President Bhandari rejected both claims, dismissed the House, and declared elections under the existing Oli government. According to the president, votes from 12 Janata Samajbadi Party members, whose support was claimed by both candidates, and 26 UML members, who were supporting another party’s candidate, might potentially be disqualified; hence, neither of the two candidates had adequate ground to prove their majority.
Even if the president had doubts, she could have sent both petitions to the House for a floor test. But her decision to reject both claims and endorse dissolution of the House, that too at midnight when the whole nation was asleep, raised serious questions about her adherence to the constitution and her alliance with Prime Minister Oli.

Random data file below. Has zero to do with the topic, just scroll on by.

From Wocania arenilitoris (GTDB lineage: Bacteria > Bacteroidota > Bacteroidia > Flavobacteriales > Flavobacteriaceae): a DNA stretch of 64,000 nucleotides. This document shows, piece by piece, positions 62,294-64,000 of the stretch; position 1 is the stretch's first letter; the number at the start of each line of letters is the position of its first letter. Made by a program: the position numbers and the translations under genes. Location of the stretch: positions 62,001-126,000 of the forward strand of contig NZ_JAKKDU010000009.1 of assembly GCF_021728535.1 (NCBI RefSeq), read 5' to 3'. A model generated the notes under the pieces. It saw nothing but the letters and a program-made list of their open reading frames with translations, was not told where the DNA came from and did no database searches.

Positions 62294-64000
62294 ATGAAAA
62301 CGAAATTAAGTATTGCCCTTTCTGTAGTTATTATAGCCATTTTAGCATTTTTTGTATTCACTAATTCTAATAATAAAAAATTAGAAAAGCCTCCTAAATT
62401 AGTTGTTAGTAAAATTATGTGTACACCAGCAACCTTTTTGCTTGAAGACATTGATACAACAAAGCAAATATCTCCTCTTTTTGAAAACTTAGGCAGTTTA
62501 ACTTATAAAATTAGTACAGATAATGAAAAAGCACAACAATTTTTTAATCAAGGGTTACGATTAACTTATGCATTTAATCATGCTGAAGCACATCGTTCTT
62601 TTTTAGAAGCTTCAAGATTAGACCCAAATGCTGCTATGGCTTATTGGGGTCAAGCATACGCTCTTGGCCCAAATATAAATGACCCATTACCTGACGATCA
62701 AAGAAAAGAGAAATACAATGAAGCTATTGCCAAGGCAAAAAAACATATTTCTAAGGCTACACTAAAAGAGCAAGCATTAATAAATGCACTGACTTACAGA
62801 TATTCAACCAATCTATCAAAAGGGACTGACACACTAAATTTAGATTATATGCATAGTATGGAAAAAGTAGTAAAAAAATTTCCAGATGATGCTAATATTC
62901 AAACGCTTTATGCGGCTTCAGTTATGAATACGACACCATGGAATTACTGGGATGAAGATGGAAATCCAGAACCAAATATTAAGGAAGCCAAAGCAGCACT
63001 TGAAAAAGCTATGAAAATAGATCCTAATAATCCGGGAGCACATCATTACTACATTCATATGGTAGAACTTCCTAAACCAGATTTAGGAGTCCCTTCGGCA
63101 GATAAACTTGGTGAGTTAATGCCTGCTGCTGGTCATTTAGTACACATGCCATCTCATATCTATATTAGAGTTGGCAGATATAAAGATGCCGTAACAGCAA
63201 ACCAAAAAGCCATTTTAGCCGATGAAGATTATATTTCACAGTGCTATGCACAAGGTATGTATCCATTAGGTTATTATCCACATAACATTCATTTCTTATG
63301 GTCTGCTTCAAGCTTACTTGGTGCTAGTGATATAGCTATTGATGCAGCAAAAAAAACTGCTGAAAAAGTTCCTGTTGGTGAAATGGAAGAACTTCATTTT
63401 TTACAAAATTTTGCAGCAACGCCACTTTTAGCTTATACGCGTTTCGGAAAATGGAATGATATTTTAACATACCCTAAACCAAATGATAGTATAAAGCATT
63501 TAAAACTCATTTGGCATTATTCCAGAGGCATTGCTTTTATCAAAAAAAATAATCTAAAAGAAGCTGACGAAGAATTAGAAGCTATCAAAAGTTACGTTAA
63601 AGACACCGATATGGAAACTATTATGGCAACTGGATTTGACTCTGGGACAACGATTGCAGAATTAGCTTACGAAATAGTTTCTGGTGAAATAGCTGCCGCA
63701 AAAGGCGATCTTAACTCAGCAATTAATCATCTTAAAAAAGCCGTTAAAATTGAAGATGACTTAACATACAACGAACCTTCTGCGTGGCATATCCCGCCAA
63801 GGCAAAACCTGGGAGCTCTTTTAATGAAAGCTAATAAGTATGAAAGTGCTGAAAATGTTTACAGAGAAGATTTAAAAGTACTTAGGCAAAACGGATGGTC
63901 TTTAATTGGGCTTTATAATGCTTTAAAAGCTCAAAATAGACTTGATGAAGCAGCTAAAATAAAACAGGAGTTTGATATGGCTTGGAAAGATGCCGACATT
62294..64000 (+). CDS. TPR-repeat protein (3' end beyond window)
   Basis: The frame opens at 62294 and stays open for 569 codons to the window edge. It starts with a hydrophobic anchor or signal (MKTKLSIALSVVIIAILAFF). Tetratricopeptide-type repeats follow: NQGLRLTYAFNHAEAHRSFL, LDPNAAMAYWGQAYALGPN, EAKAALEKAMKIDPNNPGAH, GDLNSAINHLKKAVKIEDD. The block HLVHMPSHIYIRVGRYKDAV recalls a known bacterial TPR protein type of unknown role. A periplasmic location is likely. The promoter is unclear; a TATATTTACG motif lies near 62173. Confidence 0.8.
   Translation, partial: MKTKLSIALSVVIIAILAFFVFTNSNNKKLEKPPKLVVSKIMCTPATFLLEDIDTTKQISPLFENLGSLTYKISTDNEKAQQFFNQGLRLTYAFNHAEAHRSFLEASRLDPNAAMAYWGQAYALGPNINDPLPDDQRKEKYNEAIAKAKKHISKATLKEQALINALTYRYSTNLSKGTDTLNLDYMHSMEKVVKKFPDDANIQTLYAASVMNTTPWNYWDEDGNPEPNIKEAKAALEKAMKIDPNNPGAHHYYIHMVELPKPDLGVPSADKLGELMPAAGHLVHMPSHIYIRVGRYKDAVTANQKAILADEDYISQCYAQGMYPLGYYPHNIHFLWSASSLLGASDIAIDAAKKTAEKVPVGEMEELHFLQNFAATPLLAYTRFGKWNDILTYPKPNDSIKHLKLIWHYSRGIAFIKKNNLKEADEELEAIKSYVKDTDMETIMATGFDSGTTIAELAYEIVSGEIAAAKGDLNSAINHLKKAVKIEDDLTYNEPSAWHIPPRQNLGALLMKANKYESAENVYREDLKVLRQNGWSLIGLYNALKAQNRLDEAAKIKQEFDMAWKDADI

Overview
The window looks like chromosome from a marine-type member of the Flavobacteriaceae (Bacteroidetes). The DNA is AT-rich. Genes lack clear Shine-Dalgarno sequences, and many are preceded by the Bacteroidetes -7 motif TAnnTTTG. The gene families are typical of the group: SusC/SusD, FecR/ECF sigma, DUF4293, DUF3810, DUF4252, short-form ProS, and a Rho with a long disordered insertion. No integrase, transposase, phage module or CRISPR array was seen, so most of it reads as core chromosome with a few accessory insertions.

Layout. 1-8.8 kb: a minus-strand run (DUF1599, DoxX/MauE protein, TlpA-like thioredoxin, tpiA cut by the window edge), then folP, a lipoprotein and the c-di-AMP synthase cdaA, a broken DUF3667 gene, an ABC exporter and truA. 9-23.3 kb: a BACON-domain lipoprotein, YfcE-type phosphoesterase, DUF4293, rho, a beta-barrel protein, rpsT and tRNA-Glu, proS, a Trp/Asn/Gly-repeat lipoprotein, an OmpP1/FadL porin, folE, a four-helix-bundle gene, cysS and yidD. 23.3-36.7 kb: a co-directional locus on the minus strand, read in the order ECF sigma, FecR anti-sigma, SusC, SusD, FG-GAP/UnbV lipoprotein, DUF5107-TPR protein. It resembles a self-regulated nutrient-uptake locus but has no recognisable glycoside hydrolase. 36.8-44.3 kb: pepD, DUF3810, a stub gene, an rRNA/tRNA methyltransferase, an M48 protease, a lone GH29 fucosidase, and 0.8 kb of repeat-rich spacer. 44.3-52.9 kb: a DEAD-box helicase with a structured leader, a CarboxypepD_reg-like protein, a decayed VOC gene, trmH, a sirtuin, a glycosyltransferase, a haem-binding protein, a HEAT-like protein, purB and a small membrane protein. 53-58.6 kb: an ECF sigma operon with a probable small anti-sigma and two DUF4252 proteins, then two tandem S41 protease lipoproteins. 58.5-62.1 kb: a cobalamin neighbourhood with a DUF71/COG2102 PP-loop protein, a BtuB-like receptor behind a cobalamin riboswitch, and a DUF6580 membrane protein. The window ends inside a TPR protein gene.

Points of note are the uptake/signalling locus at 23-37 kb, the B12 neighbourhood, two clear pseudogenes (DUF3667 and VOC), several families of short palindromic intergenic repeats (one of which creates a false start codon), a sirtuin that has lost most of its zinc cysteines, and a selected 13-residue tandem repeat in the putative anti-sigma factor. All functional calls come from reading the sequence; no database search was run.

An unholy alliance in the making
The assertion of an unholy alliance between the president and the prime minister did not arise from a single event but from the culmination of many events that took place ever since the intra-party rift among the erstwhile Nepal Communist Party emerged.
When the internal rift between the then ruling party was at boiling point, Oli introduced an ordinance making it easier to divide political parties, which was swiftly endorsed by the president. Though President Bhandari was criticized for her role, the controversy ended soon as the two party leaders — Oli and Pushpa Kamal Dahal — agreed to an internal truce and the ordinance was withdrawn as a result. However, the accord did not last very long.